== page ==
Comets of the Solar system
Comets: the oldest inhabitants of the Solar system
J. L. Lagrange (1813) was also based on firmly established facts – the presence of comets that definitely move in elliptical orbits, including short-period. He explained the origin of comets gigantic volcanic explosions – emissions (eruption) with giant planets. It is, in principle, could explain the nature of the orbits of short-period comets. Subsequently, the views of La Grange shared and developed a number of scientists, among which the most important contribution of the Soviet astronomer S. K. Bo, who worked in this direction with the 20-ies to 80-ies of our century. He has eliminated the biggest internal difficulty is the concept of Lagrange – the necessity of the ejection of cometary masses (nuclei) with the “surface” of the giant planets with their powerful gravity fields, the overcoming of which requires an initial speed of 60 km/s and more. Giant planets also have thick (the length of many thousands of miles) and very dense atmosphere, in the middle of the twentieth century has been very problematic the very existence of a solid surface planets – giants beneath these atmospheres. All saints “moved” the eruptive source of emissions of cometary bodies with the giant planets on their major satellites. Of course, the important contribution of all saints in the cometary cosmogony was the opening of a prominent “secular” (in astronomy, the term refers to a change that is proportional to the time, in this case systematic, from turnover to turnover) reduce the brilliance of many short-period comets. It’s definitely meant “youth” of these comets, in the sense of their recent arrival to the inner Solar system.
In 1950, based on the study of several characteristic sverhdorogimi comets, the Dutch astronomer Jan Oort proposed the hypothesis (in less developed form, it was also expressed earlier by E. Opik and G. V. fesenkova a) the existence of the far, “predvestniki” the periphery of the Solar system, at distances from the Sun up to 100 – 150 thousand. E. giant, almost spherical cloud of cometary bodies (cometary nuclei), containing about 100 billion of these objects. They, however, belong (in the sense that they do not leave) the Solar system. Originally Oort believed that cometary bodies were thrown to the far periphery of the Solar system in the explosion of one of the planets of the Solar system. But in the next (1951) year he published a work, where in fact moved on this issue (or may have independently developed similar views) on positions developing actively then cosmogonic theories of Schmidt and his school. According to this concept, cometary bodies were formed in the gas-dust protoplanetary disk, in the same, in which was formed the whole Solar system planetesimals its outer (cold) zone. At the same time formed and the giant planets, their masses growing by accretion of planetesimals, gravitational perturbations from them was increasing and the planetesimals, which were not part of the planets that were ejected from the Solar system. Basically they with hyperbolic speeds is gone forever in the Galaxy, but a small part of them (according to V. S. Safronov, on the order of 1% – 2%), thanks to the stellar gravitational perturbations has been translated into not too elongated orbits with large semi-axes and atelinae distance (the greatest distance from the Sun) about 100 thousand. E. (Distance to the nearest stars from the Sun are some more than 200 thousand. E.).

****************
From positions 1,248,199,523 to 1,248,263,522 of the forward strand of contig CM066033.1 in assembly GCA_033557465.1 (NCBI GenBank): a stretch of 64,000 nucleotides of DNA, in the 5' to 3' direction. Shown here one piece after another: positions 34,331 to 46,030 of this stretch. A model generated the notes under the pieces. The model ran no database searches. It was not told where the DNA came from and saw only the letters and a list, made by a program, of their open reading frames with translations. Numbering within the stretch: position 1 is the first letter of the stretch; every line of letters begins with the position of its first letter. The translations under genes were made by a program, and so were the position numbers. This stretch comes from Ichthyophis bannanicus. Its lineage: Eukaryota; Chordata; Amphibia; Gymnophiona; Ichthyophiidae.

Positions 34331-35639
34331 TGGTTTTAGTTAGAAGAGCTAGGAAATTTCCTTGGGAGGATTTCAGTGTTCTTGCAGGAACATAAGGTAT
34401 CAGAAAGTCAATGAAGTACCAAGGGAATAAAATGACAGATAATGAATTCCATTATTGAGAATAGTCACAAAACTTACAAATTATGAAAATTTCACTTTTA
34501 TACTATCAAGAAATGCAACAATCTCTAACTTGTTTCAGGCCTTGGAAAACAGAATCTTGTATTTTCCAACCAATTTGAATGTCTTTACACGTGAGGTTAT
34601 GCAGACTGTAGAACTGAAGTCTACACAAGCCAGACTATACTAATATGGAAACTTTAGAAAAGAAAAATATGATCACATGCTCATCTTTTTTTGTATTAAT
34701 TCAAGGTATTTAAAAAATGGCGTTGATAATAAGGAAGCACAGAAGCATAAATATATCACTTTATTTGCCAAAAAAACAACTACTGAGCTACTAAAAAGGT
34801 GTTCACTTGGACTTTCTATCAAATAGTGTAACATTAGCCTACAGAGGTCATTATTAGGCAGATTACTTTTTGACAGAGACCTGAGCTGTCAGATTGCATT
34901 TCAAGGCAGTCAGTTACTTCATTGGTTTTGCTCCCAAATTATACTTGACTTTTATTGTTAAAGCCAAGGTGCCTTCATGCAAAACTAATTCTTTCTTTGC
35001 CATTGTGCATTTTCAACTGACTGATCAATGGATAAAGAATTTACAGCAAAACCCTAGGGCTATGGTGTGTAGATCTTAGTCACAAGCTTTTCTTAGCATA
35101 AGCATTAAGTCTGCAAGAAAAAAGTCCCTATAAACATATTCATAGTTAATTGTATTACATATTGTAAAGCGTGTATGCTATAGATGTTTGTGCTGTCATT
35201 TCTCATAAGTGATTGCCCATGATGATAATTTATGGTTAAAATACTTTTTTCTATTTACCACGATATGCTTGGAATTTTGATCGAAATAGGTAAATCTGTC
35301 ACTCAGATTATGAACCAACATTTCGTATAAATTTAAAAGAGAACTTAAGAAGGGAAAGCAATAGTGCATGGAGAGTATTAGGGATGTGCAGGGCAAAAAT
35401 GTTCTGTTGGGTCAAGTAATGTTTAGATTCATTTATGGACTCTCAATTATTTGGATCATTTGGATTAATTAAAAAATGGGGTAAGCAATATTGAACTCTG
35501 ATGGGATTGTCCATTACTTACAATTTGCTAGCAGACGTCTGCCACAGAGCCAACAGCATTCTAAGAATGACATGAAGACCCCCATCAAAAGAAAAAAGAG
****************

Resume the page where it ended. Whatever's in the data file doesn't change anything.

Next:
The vast majority of comets orbit the Sun in elongated elliptical orbits. Classification of comets is made, primarily, by period of their circulation. So, comets with periods less than 200 years are called short-period, with periods over 200 years – long-period. Now there are about 700 long-period comets. These will include and a special group of “scratching” the Sun of comets that are at perihelion close to the Sun. Such comets there are about 30. Approximately 15% of all long-period comets are “new” (also known as parabolic) – these comets approach the Sun for the first time from the peripheral areas of the Solar system. Other long-period comets (the”old”) held through the Central region of the Solar system. The inclinations of the orbits of long-period comets to the plane of the Ecliptic are distributed randomly.
The inclinations of the orbits of short-period comets (there are over 200 known) to the Ecliptic plane, as a rule, small. It is assumed that short-period comets is the result of a long evolution of long-period comets in the gravitational field of large planets and the Solar system, primarily Jupiter. Short-period comets are divided into families according to their Aveling distance. Comets with afaliny distance, close to the semimajor axis of Jupiter’s orbit (5.2 a.e.) called comets of the Jupiter family. Their periods of revolution around the Sun do not exceed 20 years. Such comets there are about 150. The family of comets from other planets in the Solar system: Saturn, Uranus and Neptune are much smaller. To the family of Neptune belongs, in particular, Halley’s comet and comets of Olbers and Pons-Brooks, and some others. The prevalence in the population of comets of the Jupiter family due to the fact that gravitational perturbations from Jupiter statistically 10 times stronger than Saturn’s, and 100 times stronger than any other planet.
Strong gravitational perturbations from major planets, as well as the expiration gas jets from the nuclei of comets when they approach the Sun, lead to strong changes in the orbital elements of comets. Therefore, conventionally, we can talk about their “chaotic” motion in space of the Solar system